Despite a gradual move towards secular governments throughout the world individual, organisational and state sponsored religious intolerance has continued to plague the world into the modern era. Some the most horrific religious oppression in history has occurred in the last century or so with the genocide of Armenian Christians by the Ottomans and the Nazi Holocaust against primarily Jews and Jehovah’s Witnesses. Religious and social oppression of Australian Aborigines, Native Americans, indigenous tribes in South America, in Apartheid South Africa and throughout the former Soviet Union and China has all taken place within the last hundred years.

Even now, the world has witnessed the barbarism of Daesh (Islamic State) in the Middle East and the recent oppression and migration of the Muslim Rohingya people in Myanmar by the Buddhist majority. Although only recently re-ignited this new horror is part of a long conflict that originated during World War II. Having been on opposing sides during the war, the Buddhist regime and the Rohingya have been in sporadic conflict since 1947, culminating with the mass eviction (in 2017) of Rohingya people into neighbouring Bangladesh.

Currently there are estimated to be some ten thousand distinct religions in existence in the world, despite the eradication of many faiths during our tumultuous history. Unfortunately we have still not figured out a way to co-exist in peace both on an international level, between theocratic states, or within individual religious communities.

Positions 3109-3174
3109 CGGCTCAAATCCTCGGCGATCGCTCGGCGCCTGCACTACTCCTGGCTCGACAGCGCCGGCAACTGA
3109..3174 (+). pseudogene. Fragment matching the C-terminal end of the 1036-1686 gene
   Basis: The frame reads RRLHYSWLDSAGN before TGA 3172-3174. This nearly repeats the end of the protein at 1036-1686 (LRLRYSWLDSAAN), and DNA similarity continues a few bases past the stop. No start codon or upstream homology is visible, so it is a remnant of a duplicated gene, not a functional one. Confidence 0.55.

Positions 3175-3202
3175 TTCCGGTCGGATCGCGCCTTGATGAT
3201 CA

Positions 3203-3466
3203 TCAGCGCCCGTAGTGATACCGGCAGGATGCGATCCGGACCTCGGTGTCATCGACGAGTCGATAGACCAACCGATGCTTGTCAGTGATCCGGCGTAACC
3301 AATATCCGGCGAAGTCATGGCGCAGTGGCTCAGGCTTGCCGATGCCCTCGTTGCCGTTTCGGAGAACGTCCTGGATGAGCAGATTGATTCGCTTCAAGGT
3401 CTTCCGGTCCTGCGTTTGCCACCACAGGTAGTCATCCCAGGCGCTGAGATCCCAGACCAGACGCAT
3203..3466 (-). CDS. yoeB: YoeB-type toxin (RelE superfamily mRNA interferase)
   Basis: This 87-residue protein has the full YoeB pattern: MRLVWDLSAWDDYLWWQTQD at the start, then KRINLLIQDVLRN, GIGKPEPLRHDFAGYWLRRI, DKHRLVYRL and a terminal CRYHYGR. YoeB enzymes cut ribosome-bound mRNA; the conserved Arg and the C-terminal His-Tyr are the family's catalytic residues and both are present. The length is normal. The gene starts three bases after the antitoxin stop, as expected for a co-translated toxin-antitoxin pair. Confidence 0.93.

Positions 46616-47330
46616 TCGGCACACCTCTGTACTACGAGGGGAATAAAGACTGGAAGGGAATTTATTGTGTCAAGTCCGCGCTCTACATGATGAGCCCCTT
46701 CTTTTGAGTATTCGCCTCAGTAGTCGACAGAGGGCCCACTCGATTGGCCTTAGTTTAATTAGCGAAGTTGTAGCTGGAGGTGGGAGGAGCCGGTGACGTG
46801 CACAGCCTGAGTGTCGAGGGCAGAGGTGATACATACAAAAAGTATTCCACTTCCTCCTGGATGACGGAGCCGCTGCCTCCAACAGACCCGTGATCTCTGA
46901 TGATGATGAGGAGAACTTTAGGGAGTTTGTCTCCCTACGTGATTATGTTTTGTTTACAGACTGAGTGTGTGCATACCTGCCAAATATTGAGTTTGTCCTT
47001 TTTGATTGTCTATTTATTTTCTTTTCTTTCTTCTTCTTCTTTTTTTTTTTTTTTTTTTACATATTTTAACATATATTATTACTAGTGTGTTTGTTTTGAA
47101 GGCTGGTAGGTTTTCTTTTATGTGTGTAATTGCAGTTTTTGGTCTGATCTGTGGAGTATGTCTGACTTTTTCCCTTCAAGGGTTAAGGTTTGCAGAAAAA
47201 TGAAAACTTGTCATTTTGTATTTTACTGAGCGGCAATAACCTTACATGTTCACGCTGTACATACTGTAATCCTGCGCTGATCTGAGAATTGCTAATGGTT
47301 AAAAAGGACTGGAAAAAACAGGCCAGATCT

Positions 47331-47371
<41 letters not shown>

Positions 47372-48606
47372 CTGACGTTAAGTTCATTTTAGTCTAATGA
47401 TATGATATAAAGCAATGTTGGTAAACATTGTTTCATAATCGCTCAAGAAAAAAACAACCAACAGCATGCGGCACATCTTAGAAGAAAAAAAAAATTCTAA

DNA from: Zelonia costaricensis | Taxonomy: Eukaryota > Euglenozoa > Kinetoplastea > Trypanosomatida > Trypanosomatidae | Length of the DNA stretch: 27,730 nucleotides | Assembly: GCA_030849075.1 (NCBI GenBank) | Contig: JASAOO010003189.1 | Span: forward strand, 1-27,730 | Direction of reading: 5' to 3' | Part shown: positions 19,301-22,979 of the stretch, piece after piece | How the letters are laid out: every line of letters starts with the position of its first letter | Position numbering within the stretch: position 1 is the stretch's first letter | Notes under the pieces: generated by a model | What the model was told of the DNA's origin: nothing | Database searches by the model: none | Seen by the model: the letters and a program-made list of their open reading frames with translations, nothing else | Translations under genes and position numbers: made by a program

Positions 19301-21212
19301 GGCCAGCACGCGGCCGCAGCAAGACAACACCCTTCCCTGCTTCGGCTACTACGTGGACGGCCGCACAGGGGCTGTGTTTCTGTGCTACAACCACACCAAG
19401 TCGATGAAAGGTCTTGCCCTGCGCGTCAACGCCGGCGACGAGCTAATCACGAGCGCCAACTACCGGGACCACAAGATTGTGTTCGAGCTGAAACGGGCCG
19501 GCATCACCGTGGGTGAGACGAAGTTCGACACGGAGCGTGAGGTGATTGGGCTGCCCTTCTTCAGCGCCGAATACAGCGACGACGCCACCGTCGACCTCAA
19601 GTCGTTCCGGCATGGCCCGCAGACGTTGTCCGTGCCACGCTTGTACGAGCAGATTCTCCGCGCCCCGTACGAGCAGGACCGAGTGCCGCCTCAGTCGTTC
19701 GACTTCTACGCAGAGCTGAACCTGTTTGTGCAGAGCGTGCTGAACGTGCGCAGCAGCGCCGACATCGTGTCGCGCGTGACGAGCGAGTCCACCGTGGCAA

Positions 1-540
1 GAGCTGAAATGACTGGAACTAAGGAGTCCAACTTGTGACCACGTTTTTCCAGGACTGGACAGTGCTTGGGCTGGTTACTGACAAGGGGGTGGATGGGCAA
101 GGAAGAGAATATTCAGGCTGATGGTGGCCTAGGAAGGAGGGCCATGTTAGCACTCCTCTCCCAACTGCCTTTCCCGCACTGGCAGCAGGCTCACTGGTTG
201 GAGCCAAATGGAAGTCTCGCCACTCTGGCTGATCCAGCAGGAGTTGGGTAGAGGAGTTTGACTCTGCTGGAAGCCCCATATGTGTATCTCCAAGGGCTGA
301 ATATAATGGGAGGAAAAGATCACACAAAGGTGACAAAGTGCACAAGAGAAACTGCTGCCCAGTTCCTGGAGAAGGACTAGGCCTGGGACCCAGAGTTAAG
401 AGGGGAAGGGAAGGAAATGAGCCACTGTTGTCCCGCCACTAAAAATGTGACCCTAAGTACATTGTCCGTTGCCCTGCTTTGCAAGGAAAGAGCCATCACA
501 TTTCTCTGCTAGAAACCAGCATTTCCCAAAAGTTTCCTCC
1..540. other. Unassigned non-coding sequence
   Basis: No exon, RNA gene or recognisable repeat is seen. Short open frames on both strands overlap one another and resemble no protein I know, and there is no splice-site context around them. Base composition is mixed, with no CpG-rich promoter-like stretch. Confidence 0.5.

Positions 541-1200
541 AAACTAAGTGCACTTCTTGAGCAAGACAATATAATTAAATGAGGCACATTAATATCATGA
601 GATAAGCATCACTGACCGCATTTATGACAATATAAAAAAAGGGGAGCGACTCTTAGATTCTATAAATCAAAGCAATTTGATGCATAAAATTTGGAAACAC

Part of the problem, no doubt, is created by the adoption of religion at a state level. Where secularism or at least state guaranteed religious tolerance is the norm the level and frequency of religious intolerance is lower. Throughout our sad collective history there have been brief islands of calm, religious plurality and toleration, instigated at state level, that prove that peaceful co-existence was and still is possible.

Many religions claim to have the right answers, to be the one true religion or to have the sole authority of the divine. Given that there are so many religions in the world, it seems rather bizarre that just one could rightfully lay claim to exclusive divine approval. In truth what religion a person adheres to is largely dictated by social and geographical factors – the community and location in which one grows up.

If one is able to put aside the correctness of polytheism, henotheism (many aspects of the one) or monotheism, all religions point to the hand of the divine in the creation of the universe and life within it. In a certain sense all religions can be said to be both right and wrong at the same time, in that they describe or allude to the divine truths of our existence, but in a way that can hardly be satisfactory to all.

All religions have ideas about morality and decency but these are not necessarily the same and indeed are quite often contradictory. For instance, murder would generally be considered wrong, almost universally, however there are circumstances such as ‘honour killings’ in some religious cultures that are considered acceptable. However, in some religions even to kill a fly would be considered a great sin. So, who is to decide what is correct and what is not, who has a divine mandate and who does not?